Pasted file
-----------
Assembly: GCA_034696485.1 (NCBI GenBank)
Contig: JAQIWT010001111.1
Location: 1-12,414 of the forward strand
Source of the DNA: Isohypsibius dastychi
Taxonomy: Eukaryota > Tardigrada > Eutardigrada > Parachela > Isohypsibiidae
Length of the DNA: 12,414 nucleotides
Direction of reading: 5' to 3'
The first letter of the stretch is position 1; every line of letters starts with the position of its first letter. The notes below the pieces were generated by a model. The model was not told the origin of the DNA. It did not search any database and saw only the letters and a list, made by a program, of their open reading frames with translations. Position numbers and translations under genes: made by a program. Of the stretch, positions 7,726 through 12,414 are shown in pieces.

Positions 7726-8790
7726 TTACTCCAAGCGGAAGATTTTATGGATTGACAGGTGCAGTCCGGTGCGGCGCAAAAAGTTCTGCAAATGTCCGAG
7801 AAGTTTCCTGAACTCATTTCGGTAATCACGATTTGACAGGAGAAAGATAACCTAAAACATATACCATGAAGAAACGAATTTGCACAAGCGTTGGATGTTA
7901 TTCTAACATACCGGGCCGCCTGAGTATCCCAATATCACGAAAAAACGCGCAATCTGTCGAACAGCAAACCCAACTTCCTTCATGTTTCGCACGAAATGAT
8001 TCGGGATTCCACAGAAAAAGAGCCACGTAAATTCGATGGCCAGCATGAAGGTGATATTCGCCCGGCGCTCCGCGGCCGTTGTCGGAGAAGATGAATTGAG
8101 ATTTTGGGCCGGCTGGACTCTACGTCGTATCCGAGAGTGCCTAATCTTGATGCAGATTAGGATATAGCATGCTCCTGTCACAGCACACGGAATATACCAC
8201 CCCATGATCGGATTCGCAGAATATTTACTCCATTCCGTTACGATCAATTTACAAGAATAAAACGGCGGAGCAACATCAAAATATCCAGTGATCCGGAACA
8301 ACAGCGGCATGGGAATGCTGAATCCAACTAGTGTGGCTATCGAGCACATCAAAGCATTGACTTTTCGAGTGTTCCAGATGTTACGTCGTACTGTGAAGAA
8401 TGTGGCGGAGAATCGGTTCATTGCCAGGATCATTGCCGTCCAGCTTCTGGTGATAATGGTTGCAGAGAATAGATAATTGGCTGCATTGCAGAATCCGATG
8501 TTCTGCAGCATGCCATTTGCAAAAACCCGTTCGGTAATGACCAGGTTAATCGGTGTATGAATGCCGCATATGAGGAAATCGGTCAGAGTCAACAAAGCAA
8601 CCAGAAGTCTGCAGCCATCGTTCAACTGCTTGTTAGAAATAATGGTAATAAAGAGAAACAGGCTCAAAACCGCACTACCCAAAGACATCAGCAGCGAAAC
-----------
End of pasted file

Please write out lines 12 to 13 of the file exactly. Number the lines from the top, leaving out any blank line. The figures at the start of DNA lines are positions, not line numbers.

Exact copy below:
7901 TTCTAACATACCGGGCCGCCTGAGTATCCCAATATCACGAAAAAACGCGCAATCTGTCGAACAGCAAACCCAACTTCCTTCATGTTTCGCACGAAATGAT
8001 TCGGGATTCCACAGAAAAAGAGCCACGTAAATTCGATGGCCAGCATGAAGGTGATATTCGCCCGGCGCTCCGCGGCCGTTGTCGGAGAAGATGAATTGAG